Category Archives: Fatal Accidents Act 1976

Who Is Entitled?

Who Is Entitled to a Bereavement Award?

Firstly a claim for a bereavement award is in addition to other claims that may be made under the Fatal Accidents Act 1976.

Claimaing a bereavement award under the Fatal Accidents Act 1976

There are only a limited class of people who can claim for bereavement compensation award in a civil claim set out under the Fatal Accidents Act 1976:

  • Surviving spouse
  • Surviving civil partner
  • Parents (if the child was under 18)
  • Unmarried couples? (living together as husband and wife/same sex couple for at least two years prior to death – see further below).

Civil Partners Act 2004 introduced a claim for a bereavement award. But what about unmarried couples?  The Fatal Accidents Act 1976 Guide we have provided clearly shows that if a couple is unmarried or not in a sanctioned civil partnership, the death of a partner due to a fatal accident were not entitled to claim.

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Unmarried? Can I Claim Bereavement Compensation?

If a partner has died due to a fatal accident caused by another, providing that the surviving partner was:

  • married to the deceased,
  • in a civil partnership with the deceased,

A bereavement compensation award can be made. However, if they were not married or in a Civil Partnership at the time of the fatal accident claim, no compensation for a bereavement award is payable under the Fatal Accidents Act 1976.  Please note a parent can claim for a bereavement award for a loss of a child providing that the child was under 18 years of age at the time of death.  However, this article concentrates on couples who cohabit by choice or otherwise and choose not to marry or be in a Civil Partnership.

In a recent development and very much welcomed, came a challenge through the Courts where an unmarried partner tried to claim for a bereavement award despite the limited class of people who can claim under the 1976 Act.

In this case, Miss Smith had cohabited with her partner for over 10 years when her partner unfortunately died due to a medical accident.  She believed the law was unfair and incompatible to other laws such as pursue the bereavement award as well as a declaration of incompatibility under the European Convention of Human Rights with regard to the right for family and private life and protection from discrimination respectively.  She had the right to challenge but no compensation was payable.  The law has changed and it is likely that unmarried couples may be able to claim for a bereavement award but the Fatal Accidents Act 1976 has not been changed to date but is about to be amended at the time of writing this page, see below.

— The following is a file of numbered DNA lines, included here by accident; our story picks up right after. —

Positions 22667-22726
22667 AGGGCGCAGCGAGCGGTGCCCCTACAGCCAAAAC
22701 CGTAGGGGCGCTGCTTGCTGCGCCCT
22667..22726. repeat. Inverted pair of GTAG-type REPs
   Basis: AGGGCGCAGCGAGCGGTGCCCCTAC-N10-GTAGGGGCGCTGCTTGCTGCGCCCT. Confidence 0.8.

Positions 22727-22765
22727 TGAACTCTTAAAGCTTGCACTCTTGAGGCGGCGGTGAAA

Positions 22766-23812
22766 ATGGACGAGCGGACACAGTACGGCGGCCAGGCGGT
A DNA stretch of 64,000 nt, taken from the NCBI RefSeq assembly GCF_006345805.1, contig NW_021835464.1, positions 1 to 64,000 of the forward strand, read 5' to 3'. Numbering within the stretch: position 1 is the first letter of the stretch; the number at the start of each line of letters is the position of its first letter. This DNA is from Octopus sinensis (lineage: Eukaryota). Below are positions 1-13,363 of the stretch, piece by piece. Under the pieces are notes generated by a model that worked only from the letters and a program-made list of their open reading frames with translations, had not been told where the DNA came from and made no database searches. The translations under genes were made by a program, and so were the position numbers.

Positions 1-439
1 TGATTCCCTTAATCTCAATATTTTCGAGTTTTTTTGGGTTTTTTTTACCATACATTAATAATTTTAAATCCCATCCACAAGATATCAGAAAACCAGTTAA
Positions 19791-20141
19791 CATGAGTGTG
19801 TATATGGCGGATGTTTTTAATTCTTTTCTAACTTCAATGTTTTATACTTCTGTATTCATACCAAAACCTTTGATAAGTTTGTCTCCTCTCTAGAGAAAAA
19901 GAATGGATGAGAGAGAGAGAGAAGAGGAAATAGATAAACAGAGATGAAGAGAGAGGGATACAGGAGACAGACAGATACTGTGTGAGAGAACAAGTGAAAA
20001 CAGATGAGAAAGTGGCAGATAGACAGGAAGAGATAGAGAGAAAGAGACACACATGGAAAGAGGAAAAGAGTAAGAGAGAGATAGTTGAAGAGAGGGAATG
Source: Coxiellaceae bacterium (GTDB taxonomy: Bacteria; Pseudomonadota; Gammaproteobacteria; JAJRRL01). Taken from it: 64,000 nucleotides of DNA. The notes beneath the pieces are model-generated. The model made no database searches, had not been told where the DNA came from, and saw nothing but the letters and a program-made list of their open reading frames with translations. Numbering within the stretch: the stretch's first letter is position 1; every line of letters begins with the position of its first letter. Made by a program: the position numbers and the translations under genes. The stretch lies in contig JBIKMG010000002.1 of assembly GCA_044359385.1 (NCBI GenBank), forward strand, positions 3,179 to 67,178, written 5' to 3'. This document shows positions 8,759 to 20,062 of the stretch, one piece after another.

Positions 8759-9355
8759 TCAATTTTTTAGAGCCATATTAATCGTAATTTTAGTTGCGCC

It is an important attempt and example that illustrates the need for urgent reform; the case can be read in full by clicking here: Smith v Lancashire Teaching Hospitals & Others 2017 – bereavement award challenge by cohabitee/unmarried couple. But  a step back in the case of same-sex couples: Stienfeld case.

Change in the Law to Qualify for a Bereavement Award

Following the Court of Appeal case in Smith, the Government is intending to change the law so that unmarried couples can also claim compensation for a bereavement compensation following a fatal accident claim if they were living together for a period of two years prior to death as ‘husband and wife.’

The full proposals to change the law can be found here Fatal Accident claims and Cohabitees on bereavement compensation claims.

See further our report on the Government Changes to Bereavement Compensation Award

Fatal Accident Claims and Cohabitees

Below is a comprehensive guide on Cohabitation is rapidly growing in popularity amongst couples in the UK.  Even though an unmarried couple may be able to bring a claim, they must satisfy the Court that they were ‘living together‘ for a period of two years prior to death.

Bereavement Compensation Award

While the law is gradually adapting to reflect these changes and provide greater protection for cohabitees, as yet there are no automatic legal rights for cohabiting couples. So what happens if you are a cohabitee and your long-term partner passes away in a tragic accident?

Where the accident is found to be the fault of a third party, the Fatal Accidents Act 1976 entitles certain categories of persons to make a claim for compensation to reflect their loss of financial dependency on the deceased. These include spouses, civil partners and children of the deceased.